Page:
In an unprecedented move, the Guardian has announced Open Platform – a suite of services that essentially opens up all of its online and newspaper content from 1999.
By making available its Application Programming Interface (API), the Guardian is hoping that its content will proliferate through the internet so that, according to the website, "everyone can benefit from our journalism, our brand, and the technologies that power guardian.co.uk".
There are two products that the Guardian is offering. The first is access to its Content API, where users can search the vast archive for content which will be fed back for use as an app on your website.
The second is a Data Store. This is "a collection of important and high-quality data sets curated by Guardian journalists. You can find useful data here, download it, and integrate it with other internet applications."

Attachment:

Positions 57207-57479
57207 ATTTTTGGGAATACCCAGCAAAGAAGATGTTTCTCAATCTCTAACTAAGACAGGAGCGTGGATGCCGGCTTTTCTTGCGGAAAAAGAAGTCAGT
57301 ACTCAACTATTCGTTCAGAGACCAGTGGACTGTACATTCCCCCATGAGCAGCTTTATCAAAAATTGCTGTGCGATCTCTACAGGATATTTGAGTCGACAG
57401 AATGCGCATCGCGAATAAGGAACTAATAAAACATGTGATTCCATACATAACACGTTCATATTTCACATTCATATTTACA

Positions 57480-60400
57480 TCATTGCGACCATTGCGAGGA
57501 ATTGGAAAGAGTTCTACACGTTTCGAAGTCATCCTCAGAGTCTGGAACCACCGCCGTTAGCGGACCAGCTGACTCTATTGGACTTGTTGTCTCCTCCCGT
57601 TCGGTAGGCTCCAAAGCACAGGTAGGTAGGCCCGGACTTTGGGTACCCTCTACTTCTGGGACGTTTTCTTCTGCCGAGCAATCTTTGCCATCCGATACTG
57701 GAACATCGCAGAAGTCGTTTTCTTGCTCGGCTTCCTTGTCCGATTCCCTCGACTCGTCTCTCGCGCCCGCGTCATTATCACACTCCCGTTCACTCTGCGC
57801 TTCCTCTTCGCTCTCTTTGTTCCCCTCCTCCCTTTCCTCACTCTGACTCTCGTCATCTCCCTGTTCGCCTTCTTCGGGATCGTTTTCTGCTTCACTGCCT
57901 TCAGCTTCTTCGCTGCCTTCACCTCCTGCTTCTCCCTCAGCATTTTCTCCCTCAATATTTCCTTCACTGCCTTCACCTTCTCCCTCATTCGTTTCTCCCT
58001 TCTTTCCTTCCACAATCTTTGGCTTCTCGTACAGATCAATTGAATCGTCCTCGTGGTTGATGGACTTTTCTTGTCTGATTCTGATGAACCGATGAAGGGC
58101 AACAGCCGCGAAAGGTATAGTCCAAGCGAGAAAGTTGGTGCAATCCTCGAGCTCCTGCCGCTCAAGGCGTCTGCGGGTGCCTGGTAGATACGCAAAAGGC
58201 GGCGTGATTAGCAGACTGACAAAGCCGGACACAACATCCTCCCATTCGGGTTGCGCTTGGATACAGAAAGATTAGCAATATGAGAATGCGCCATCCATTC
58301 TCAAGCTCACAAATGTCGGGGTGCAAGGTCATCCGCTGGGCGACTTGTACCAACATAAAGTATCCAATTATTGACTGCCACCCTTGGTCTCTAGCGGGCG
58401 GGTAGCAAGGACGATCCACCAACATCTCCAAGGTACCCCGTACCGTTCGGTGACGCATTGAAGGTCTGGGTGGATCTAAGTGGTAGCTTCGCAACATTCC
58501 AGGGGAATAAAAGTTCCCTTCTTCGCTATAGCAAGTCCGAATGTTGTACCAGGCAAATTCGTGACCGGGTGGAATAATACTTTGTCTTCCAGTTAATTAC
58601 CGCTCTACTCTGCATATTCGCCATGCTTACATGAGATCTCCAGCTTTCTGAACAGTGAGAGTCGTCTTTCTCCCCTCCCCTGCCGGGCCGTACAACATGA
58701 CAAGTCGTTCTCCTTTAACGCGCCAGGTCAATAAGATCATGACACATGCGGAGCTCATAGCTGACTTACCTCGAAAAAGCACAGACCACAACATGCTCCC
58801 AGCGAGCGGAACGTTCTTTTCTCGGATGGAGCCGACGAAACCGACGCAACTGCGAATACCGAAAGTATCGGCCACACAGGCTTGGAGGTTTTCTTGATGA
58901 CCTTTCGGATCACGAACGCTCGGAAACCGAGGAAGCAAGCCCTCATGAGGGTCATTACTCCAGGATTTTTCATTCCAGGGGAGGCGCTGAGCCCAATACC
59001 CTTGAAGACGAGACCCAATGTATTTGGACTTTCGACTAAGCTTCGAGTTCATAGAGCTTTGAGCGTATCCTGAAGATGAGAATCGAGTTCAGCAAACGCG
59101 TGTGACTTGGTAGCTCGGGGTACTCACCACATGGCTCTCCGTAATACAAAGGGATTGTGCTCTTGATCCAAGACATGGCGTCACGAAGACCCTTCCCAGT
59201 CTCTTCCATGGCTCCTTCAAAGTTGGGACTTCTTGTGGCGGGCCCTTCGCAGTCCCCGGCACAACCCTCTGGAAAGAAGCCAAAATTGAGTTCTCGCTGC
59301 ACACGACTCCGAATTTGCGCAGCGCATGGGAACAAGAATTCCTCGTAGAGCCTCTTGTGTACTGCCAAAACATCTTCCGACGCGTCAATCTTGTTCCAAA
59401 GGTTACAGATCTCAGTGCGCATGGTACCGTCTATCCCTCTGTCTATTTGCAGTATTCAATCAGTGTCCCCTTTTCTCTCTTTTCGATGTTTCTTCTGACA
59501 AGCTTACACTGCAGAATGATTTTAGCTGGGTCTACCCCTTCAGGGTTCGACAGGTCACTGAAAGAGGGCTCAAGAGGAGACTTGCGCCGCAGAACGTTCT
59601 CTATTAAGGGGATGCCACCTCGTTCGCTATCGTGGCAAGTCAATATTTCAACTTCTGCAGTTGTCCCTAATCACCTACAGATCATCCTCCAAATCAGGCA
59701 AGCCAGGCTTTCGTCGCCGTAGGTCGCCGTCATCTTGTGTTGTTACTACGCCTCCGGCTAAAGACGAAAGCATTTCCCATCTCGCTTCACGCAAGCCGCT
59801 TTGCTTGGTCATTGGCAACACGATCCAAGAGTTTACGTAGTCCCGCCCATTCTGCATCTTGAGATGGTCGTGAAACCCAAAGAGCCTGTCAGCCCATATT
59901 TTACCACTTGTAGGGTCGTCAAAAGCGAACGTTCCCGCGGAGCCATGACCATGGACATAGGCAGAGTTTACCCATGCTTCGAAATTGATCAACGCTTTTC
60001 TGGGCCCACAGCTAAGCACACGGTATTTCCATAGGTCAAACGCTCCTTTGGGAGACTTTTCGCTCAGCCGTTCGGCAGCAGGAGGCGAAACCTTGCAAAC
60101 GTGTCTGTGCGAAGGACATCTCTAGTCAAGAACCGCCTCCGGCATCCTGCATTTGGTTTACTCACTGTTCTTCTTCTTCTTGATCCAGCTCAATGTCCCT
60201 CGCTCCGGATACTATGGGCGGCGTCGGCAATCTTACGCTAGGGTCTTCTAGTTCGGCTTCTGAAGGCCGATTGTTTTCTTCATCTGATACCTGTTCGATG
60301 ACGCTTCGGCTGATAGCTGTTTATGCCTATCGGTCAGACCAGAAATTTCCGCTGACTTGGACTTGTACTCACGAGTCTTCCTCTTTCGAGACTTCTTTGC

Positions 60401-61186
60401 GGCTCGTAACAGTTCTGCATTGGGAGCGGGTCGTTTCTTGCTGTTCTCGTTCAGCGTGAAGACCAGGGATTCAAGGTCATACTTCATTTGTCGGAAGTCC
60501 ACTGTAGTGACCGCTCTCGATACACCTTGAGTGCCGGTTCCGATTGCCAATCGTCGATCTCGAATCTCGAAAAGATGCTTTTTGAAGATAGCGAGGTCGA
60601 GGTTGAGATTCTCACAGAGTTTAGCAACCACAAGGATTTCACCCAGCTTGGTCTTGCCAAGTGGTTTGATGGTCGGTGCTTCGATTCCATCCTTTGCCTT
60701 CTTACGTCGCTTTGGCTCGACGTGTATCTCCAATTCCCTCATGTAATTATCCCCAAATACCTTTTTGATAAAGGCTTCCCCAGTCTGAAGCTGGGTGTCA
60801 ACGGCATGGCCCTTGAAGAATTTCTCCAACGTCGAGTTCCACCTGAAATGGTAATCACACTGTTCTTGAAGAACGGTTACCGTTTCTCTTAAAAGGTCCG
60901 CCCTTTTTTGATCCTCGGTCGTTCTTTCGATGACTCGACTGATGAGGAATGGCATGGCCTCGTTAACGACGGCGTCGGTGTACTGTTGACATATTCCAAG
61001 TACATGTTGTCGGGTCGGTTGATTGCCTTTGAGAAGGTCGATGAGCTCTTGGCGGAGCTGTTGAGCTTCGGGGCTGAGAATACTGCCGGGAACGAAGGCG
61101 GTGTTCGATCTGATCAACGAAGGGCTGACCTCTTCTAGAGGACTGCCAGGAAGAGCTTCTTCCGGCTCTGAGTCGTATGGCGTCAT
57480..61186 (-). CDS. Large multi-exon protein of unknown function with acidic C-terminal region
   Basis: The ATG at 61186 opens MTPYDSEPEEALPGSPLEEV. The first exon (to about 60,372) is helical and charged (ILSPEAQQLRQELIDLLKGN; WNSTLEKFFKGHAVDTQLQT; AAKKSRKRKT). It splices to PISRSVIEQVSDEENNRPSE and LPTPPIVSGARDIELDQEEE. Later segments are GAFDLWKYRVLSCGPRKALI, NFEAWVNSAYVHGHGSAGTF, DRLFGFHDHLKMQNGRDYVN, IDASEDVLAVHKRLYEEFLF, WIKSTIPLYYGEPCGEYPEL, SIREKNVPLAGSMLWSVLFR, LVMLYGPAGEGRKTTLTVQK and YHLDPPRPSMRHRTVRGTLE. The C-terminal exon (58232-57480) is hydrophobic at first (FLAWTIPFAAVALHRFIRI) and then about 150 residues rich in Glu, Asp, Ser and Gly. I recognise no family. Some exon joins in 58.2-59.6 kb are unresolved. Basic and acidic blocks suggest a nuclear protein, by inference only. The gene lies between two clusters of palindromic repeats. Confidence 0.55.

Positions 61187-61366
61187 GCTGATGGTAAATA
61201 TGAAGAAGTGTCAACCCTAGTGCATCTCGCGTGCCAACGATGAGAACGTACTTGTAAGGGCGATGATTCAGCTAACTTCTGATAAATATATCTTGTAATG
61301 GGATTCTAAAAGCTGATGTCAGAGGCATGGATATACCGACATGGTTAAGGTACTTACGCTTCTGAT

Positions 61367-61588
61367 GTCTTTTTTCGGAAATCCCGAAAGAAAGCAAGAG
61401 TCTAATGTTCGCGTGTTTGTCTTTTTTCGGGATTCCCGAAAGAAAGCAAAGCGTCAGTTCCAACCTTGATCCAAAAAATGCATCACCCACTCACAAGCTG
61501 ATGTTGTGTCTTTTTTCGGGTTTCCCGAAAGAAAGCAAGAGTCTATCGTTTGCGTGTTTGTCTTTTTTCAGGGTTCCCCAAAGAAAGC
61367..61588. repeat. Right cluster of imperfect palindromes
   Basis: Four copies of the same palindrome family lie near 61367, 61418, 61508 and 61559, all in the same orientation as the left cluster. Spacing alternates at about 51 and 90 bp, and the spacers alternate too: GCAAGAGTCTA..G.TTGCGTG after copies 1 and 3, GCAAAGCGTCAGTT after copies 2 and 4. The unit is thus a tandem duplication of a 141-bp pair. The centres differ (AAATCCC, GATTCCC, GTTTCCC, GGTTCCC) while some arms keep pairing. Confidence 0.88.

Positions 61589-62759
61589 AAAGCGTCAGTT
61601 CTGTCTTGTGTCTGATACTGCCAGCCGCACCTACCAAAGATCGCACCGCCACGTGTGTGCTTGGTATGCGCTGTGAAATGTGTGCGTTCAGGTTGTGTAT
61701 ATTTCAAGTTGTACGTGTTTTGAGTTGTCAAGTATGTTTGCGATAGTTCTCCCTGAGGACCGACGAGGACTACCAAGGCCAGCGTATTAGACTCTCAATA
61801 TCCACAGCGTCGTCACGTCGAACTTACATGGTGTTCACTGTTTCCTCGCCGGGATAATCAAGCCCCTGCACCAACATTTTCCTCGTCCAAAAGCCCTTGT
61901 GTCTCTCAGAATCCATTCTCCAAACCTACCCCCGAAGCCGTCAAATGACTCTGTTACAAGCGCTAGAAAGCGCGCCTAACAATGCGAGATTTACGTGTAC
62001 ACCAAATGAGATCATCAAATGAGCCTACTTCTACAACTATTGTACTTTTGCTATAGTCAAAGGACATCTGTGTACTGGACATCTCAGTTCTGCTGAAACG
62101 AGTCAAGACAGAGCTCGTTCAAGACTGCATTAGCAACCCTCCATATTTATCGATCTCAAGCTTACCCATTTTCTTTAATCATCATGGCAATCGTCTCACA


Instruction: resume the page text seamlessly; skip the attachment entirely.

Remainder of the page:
There are a number of restrictions put in place – this service is in its Beta stage – such as search limited to 5000 queries a day, but the idea that such a vast archive has been opened up is a very refreshing one. Both of the services that make up Open Platform will be ad-funded.
Speaking about the new service, Emily Bell, the Guardian News & Media director of digital content, said that Open Platform was a "new chapter in our history and a new foundation for the future of our journalism."
via The Guardian
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Marc Chacksfield is the Editor In Chief, Shortlist.com at DC Thomson. He started out life as a movie writer for numerous (now defunct) magazines and soon found himself online - editing a gaggle of gadget sites, including TechRadar, Digital Camera World and Tom's Guide UK. At Shortlist you'll find him mostly writing about movies and tech, so no change there then.